For the commercially available pre-made wetting agents, there are numerous brands to choose from such as Scotts Everydrop Water Maximizer, Revive Organic soil treatment, Duration Soil Surfactant Wetting Agent, SaferGro Natural Wet, Penterra Soil Penetrant and Wetting Agent, Liquid Yucca Extract Organic Wetting Agent, and many more.
– Improving the Quality of the Soil
A more permanent solution is to improve the quality of the soil itself. It is done by amending the combination of the affected soil mixture. You can use potting mix in your potting soil to incorporate the list below.
When the soil dries out, all of the living organisms in it naturally die; thus, it is essential to restore the bacterial and fungal life in the soil to improve its ability to absorb water and retain moisture. This process can be done by adding recycled organic matter from kitchen scraps because it is rich in microorganisms that will help give life to the soil.
Compost tea can also be used. There are commercially available ones, or you can create your own. It is composed of compost materials that are packed in a bag and watered in; the drippings, which contain all the nutrients from the compost, are what will be applied to the soil.
A good addition to dried-out soil is fish emulsion. It is a product made of fermented fish that helps provide nutrients and boosts good microorganisms. It can also be combined with kelp to help the roots of the plant get stronger.
Fresh Gardening Soil and Manure
Fresh garden soil can also be added to the mixture after all the additives and fertilizers have been applied.
Manure is an all-natural fertilizer that contains many nutrients. It is possible to make tea from cow and horse manure with water, then you can utilize it to hydrate the soil. Meanwhile, llama and alpaca manure can be incorporated directly into the soil.
A unique fungus that acts as extended plant roots works by penetrating the ground. These fungi are effective in absorbing nutrients and water, which is great for plants in soil that have dried out.
Adding vermiculite can help aerate the soil. It also holds water and nutrients that can be released later. Hence, it is a great addition to resolving the water-repellency problem of soil.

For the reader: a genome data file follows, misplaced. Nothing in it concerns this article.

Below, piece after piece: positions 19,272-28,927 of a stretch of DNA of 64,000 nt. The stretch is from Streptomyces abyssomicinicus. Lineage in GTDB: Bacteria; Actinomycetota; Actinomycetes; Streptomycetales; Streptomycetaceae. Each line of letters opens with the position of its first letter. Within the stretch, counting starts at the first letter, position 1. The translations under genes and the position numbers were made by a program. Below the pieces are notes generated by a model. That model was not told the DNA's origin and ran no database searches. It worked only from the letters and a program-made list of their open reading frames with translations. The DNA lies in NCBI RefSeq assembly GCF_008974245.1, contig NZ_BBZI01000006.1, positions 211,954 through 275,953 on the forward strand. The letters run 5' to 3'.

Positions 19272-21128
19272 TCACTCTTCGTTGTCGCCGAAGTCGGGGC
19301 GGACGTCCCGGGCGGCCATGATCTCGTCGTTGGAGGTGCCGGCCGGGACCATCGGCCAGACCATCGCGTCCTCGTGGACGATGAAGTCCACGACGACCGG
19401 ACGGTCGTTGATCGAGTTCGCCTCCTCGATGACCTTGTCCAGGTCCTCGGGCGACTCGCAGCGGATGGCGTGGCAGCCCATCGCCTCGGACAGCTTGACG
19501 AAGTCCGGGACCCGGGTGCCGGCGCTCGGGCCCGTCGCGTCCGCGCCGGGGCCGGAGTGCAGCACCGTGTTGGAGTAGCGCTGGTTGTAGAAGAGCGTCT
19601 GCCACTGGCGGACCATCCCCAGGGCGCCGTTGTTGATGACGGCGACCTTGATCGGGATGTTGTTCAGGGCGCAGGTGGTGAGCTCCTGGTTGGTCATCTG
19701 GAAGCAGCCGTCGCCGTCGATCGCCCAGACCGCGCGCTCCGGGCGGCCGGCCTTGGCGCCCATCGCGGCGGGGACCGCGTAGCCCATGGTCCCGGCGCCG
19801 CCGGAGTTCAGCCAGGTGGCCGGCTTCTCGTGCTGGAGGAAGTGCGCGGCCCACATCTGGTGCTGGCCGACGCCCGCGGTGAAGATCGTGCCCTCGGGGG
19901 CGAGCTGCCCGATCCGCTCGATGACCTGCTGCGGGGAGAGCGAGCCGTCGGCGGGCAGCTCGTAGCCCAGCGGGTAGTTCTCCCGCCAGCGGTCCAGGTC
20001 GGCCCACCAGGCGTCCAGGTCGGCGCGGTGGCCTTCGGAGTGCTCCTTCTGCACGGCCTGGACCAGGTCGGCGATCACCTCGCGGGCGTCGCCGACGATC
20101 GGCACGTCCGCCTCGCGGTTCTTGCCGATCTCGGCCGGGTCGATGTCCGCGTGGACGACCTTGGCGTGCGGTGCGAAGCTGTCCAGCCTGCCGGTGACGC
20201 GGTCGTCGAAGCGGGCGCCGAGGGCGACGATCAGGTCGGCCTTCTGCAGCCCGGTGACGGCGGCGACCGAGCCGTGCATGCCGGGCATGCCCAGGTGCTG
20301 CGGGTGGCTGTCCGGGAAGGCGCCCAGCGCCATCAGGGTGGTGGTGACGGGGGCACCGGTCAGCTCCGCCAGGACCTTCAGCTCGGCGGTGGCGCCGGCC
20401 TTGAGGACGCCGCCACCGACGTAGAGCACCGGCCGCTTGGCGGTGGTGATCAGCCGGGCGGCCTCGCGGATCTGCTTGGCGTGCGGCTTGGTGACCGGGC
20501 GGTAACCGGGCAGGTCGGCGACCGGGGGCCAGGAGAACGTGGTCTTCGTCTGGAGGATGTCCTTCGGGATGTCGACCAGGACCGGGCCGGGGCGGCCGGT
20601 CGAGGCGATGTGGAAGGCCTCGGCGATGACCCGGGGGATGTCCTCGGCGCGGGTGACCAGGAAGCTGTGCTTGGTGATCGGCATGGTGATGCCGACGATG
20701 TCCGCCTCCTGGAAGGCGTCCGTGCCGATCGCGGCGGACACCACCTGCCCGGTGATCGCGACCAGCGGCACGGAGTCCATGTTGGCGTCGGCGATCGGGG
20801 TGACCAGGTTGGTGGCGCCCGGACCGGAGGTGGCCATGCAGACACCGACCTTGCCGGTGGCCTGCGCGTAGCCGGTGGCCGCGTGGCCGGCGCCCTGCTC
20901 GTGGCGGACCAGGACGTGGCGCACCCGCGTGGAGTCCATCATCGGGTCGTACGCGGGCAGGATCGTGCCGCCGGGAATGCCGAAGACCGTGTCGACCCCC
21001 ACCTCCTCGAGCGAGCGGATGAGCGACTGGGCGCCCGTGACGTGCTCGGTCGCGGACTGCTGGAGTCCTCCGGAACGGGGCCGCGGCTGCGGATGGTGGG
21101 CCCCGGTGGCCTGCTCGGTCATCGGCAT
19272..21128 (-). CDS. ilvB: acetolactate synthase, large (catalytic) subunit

Worm castings, also known as vermicast or vermicompost, are an organic kind of fertilizer. It is made of earthworm poop or manure. As these organisms consume compost, their waste is the best soil enricher. Adding worm casting to dried-up soil will surely help in boosting the nutrients in the soil for micro-organisms to thrive, thus improving the quality of the soil.
– How Do You Fix Hydrophobic Soil in Houseplants?
Fixing houseplants with soil that is water repellent can be achieved by aerating the soil, submerging the whole pot in water, bottom watering, trickle watering, using a wetting agent, or adding a layer of compost on top.
– How Do You Fix Hydrophobic Soil in a Lawn?
The quickest way to fix water repellent soil in your lawn is to aerate the soil and put a wetting agent on it that can then be evenly distributed by rain or by watering the lawn.
Soil that becomes hydrophobic is a common scenario, especially during the hot seasons.
If left untreated, this can result in plants dying due to malnutrition and dehydration, so let us recap what we have discussed about this condition:
- The first step in resolving this problem is understanding the problem and its signs. Soil that is hydrophobic is dry, dusty, and creates a pool of water at the surface when watered down.
- Improving the water retention of the soil can be done by using several methods. One of these is rehydrating the plant. It can be done by submerging the whole pot, bottom watering, or trickle watering. These methods are applicable to hydrophobic soil in pots.
- A quick fix, although the effect may be short-term, is using wetting agents. You can simply add this to the water before watering the plant. This is quite effective, as advertised by commercially available wetting agents.
- A more effective and long-lasting solution is to improve soil quality. It can be done by adding organic matter, fertilizers, vermiculite for aeration, and compost that is rich in microorganisms. This will help break down the waxy coating in the soil and thus help with better water absorption.
- To further prevent this from happening again, it is a great idea to cover the top layer with mulch or wood chips to help keep the soil moist.
With all the solutions we have discovered, it is now easier to deal with this soil problem. Understanding the reason behind this issue will make it more manageable, aid in preventing it from worsening, and finally eliminate the problem.